Mobile TfL ULEZ cameras could be used to stop rat running, says Sadiq Khan

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The mayor said the rollout of the cameras is not TfL’s “first rodeo”, and that it is confident it will have the network ready for August 29.

Sadiq Khan confirmed Transport for London (TfL) is “very confident” it will have enough cameras installed to enforce the Ultra Low Emission Zone (ULEZ) expansion, with mobile cameras potentially to form part of its network.

The mayor said while he can’t confirm mobile cameras will be used, they were deployed when introducing previous road user charging schemes, such as the Congestion Charge, to prevent rat running.

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During yesterday’s Mayor’s Question Time (July 20), Mr Khan told the chamber a “very small minority” of people have been subjecting new cameras to criminal damage, but that, having taken advice from the Met Police, TfL will not be releasing data on how many have been vandalised.

Conservative Assembly Member (AM) Peter Fortune later asked, given the fact cameras were being damaged, whether Mr Khan is “confident” the network required will be in-place by the expansion launch date “to have a feasible scheme”.

The mayor clarified TfL is “very confident, not just in the steps leading up to August 29, but also thereafter as well”.

He warned against publicising particular details regarding the cameras, such as their locations, due to concerns it could encourage further vandalism, a point previously raised by TfL’s barrister at a recent High Court hearing into the legality of the expansion.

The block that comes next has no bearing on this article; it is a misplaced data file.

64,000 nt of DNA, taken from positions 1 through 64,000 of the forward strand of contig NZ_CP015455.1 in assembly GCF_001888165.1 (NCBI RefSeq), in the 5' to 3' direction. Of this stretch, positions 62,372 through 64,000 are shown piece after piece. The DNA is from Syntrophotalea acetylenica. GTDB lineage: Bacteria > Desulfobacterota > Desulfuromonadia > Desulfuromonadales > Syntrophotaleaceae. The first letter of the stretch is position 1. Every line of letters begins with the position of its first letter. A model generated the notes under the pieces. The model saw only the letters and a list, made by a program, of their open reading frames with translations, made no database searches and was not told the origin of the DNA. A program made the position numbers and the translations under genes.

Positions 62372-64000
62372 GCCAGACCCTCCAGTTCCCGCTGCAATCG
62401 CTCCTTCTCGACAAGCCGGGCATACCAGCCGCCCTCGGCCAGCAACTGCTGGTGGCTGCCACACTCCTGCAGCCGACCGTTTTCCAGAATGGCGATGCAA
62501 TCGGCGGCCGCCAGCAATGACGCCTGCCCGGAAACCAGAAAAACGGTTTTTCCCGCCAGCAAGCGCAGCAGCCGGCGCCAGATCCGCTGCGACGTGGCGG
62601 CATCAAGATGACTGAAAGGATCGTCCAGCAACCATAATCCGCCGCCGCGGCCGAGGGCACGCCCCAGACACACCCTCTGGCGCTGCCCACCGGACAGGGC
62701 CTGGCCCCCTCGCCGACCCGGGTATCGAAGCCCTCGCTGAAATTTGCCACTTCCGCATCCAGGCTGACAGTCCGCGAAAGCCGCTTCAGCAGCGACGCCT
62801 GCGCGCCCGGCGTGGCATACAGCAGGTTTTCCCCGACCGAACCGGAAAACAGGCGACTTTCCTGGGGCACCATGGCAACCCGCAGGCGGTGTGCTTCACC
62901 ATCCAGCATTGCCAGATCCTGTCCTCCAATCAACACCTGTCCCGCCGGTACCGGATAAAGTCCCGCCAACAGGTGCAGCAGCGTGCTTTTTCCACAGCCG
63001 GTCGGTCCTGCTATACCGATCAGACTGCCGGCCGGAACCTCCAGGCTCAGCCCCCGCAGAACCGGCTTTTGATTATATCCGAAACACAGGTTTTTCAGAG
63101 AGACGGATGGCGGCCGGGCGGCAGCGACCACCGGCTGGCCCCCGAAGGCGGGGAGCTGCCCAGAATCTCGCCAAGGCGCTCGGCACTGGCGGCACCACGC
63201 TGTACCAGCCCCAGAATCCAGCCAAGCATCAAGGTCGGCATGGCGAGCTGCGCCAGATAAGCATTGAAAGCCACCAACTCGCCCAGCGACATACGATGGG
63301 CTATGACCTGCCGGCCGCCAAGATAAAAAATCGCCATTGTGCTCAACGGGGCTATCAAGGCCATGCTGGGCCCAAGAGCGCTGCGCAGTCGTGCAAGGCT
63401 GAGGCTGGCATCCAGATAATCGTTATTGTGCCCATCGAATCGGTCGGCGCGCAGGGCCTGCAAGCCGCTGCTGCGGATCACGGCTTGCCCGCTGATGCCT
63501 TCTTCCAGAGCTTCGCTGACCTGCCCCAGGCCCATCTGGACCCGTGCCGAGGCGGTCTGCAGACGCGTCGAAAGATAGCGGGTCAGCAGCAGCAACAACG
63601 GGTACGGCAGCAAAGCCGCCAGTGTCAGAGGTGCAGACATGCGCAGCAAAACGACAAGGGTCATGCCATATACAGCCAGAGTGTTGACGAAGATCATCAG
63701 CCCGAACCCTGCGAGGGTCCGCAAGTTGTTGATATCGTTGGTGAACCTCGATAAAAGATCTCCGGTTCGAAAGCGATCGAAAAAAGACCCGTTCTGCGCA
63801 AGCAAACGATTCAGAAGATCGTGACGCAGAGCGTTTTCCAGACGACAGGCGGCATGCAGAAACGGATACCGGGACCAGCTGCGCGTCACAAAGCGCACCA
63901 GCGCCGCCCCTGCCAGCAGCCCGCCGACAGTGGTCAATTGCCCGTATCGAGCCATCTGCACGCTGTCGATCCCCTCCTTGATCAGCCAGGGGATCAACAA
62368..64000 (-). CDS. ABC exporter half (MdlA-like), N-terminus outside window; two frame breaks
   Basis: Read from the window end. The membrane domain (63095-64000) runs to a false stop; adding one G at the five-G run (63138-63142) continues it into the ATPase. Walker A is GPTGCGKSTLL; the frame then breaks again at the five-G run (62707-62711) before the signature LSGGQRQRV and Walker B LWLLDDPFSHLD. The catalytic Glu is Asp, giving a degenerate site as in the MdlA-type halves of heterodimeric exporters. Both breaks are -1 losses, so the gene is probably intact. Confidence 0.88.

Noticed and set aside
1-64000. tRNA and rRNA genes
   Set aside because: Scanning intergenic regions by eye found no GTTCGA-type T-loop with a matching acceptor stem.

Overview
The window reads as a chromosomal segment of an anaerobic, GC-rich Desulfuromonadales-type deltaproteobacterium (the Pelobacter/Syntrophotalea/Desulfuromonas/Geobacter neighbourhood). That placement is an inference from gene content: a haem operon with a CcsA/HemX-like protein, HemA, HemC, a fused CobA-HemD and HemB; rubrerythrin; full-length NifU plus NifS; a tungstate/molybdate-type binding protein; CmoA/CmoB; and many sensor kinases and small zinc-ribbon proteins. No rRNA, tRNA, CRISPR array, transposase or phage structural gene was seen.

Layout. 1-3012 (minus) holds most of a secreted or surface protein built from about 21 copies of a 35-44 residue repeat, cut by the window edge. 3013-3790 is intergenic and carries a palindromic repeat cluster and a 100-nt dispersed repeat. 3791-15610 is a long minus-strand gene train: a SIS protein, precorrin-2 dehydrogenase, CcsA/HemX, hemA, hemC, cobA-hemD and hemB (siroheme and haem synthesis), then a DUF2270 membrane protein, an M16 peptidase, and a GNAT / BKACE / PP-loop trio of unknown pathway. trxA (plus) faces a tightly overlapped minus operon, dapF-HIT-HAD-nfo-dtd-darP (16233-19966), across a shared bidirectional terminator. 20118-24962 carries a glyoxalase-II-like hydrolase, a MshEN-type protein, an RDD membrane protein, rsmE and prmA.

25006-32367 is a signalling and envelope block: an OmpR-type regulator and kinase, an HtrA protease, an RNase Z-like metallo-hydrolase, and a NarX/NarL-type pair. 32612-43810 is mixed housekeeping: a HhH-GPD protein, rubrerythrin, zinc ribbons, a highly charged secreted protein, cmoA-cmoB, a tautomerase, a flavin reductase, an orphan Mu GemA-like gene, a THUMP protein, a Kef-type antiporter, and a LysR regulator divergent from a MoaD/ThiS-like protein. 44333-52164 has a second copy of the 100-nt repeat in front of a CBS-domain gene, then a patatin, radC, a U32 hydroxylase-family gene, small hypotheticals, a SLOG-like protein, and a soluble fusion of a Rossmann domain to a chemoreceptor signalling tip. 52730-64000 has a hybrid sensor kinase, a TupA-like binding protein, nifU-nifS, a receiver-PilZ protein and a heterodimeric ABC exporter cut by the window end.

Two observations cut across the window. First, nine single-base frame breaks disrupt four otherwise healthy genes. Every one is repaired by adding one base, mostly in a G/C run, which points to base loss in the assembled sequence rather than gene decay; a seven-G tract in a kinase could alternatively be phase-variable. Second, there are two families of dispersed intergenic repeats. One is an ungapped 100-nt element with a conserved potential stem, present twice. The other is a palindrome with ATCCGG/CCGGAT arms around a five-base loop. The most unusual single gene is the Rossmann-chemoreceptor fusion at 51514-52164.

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Mr Khan also said “mobile cameras” could be used to try and prevent rat running, which is when drivers attempt to travel through gaps in the network to avoid having to pay the £12.50 charge for non-compliant vehicles.

He said: “With the congestion charge, if you remember, there were possibilities of working around and not being caught by the cameras, if you remember. And so, I remember, from memory, when the congestion charge first came in, there were mobile cameras as well.

“And so, if that was your concern in relation to loopholes or routes and stuff, TfL, it’s not their first rodeo, they’ve done this before in relation to those sorts of schemes.”

A decision is due to be handed down from the High Court by the end of this month, after a two-day hearing in which five Conservative councils challenged the legality of the expansion.

The Conservative mayoral candidate, Susan Hall, also an AM, has said she will stop the expansion from day one if she wins next May’s election.

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